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Living in the Languedoc:   Some Famous Residents:   Guilhem de Gellone

Guilhem the short nosed (French Guillaume au Court Nez, or the Marquis au court nez); Guillaum de Narbonne; also Guillaume Fierabrace, Guillaume d'Orange, Guilhem de Gellone, Saint Guilhem.

The Languedoc, or rather its earlier incarnation Septimanie, was occupied by Wisigoths and then the Moors before it was conquered by the Francs at the beginning of the 8th century. This conquest was consummated by the victory of Charles Martel at Poitiers in 732. For the Francs this opened the way to the Mediterranean Sea and the prospect of access to sea ports.

William a grandson of Charles Martel. He was born in France around the middle of the 8th century. His mother Aldana was a daughter of Charles Martel, so he was a cousin of Charlemagne. As a close kinsman of Charlemagne he spent his youth in the imperial court. William was made Count of Toulouse in 790, and Charlemagne placed his young son (Louis the Pious, who was to inherit Aquitaine), in his wardship. He was the second count of Toulouse and held the title from 790 until 811.

The name Gilhem is Occitan, corresponding to Latin, Guilhelmus, English William, French Guillaume.

Guilhem dedicated the next thirteen years to sustaining the southern frontiers of the Frankish empire. He was renowned as one of the most valiant warriors of his time. He subdued the Gascons, fought the Basques and resisted Moorish incursions. In 793 the Moorish ruler Hisham I, based in what is now Spain, proclaimed a holy war against the Franks to the north. He amassed an army of 100,000 men, half of whom attacked the Kingdom of Asturias while the other half attacked the Languedoc, penetrating as far as Narbonne. William engaged this army and defeated them at Orange. He engaged more Muslim forces near the river Orbieux, at Villedaigne, where this time he was defeated. The exhausted Muslim forces retreated to Spain (although they garrisoned and retained Narbonne). In 803 William played a part in the campaign that attacked Barcelona and won it from from the Moors. He know became Count of the Spanish Marches ('Marche d'Espagne').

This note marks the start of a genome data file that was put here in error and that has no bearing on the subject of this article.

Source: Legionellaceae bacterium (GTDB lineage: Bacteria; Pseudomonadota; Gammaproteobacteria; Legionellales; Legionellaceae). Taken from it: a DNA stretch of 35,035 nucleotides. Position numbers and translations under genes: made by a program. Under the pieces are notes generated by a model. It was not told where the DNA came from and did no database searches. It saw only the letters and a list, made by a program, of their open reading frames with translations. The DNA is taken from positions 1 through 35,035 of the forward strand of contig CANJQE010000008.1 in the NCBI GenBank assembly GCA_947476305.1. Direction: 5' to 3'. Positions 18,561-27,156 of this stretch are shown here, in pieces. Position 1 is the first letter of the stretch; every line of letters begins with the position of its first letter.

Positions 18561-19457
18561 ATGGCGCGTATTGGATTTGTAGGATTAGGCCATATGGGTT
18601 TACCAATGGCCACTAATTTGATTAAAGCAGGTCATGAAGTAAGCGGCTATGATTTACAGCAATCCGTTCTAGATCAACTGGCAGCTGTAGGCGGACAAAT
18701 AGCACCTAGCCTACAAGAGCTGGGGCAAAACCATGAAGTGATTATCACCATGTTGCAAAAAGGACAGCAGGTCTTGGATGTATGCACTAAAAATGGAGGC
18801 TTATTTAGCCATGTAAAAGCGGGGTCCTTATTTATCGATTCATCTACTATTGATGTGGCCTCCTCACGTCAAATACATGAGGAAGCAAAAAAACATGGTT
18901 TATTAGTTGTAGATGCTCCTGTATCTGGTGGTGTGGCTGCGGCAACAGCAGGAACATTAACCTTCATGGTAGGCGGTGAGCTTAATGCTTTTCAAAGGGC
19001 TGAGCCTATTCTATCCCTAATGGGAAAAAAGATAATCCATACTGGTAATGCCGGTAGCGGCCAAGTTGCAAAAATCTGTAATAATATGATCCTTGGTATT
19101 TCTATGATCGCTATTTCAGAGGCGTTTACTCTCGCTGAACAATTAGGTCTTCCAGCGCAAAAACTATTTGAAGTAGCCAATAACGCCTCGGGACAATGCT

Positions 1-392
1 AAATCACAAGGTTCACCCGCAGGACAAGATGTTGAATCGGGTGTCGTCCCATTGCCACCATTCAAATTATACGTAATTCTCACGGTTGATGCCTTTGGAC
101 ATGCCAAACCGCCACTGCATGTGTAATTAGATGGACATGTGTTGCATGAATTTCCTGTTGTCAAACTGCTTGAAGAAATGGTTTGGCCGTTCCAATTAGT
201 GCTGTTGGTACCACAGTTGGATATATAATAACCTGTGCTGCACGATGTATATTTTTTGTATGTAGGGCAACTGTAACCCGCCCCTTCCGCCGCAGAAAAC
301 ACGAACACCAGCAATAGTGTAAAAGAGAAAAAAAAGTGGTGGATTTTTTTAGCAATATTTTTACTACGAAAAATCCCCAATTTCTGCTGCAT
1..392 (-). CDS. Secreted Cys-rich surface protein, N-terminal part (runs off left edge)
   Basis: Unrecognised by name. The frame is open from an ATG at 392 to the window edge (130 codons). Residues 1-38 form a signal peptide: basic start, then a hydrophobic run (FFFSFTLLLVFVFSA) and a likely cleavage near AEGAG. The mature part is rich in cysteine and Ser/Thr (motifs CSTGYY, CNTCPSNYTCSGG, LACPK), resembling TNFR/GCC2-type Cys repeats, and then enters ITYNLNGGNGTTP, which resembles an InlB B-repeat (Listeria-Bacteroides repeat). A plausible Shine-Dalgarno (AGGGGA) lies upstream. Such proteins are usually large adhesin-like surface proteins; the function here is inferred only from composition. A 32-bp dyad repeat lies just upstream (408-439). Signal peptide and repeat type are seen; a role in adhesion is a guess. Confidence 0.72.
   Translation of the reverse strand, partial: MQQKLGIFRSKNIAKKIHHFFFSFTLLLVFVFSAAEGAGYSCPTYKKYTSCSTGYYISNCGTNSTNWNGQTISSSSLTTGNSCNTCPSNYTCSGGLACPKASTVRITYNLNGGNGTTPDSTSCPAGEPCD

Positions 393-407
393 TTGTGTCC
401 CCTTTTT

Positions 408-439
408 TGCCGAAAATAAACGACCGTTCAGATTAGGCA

He married twice, his second wife the Lady of Orange apparently the widow of a Saracen Lord that he killed and whose estates he seized. The widow was a beautiful woman called Gibourac (She had been called Orable, but having her christened gave him the opportiunity to change her name as well as her religion). They founded a new House of Orange - later to become one of Europe's leading royal houses (It once ruled England in the person of a later William of Orange and still rules in the Netherlands; it is remembered in the Orange Order in Northern Ireland, the orange stripe of the Irish Republican tricolour, and even the Orange Free State in South Africa.